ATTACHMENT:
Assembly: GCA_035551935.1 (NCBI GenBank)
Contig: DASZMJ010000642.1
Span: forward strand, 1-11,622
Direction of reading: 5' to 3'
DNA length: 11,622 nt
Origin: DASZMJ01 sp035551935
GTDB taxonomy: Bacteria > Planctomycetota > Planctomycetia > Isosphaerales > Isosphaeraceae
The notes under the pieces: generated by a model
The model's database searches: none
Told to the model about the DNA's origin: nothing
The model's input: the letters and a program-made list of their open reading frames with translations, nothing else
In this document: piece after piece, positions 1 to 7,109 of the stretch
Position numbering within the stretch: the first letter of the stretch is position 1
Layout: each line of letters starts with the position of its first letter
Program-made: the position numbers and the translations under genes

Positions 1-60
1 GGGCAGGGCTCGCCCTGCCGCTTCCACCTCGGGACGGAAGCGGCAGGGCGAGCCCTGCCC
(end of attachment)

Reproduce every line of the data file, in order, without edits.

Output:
Assembly: GCA_035551935.1 (NCBI GenBank)
Contig: DASZMJ010000642.1
Span: forward strand, 1-11,622
Direction of reading: 5' to 3'
DNA length: 11,622 nt
Origin: DASZMJ01 sp035551935
GTDB taxonomy: Bacteria > Planctomycetota > Planctomycetia > Isosphaerales > Isosphaeraceae
The notes under the pieces: generated by a model
The model's database searches: none
Told to the model about the DNA's origin: nothing
The model's input: the letters and a program-made list of their open reading frames with translations, nothing else
In this document: piece after piece, positions 1 to 7,109 of the stretch
Position numbering within the stretch: the first letter of the stretch is position 1
Layout: each line of letters starts with the position of its first letter
Program-made: the position numbers and the translations under genes

Positions 1-60
1 GGGCAGGGCTCGCCCTGCCGCTTCCACCTCGGGACGGAAGCGGCAGGGCGAGCCCTGCCC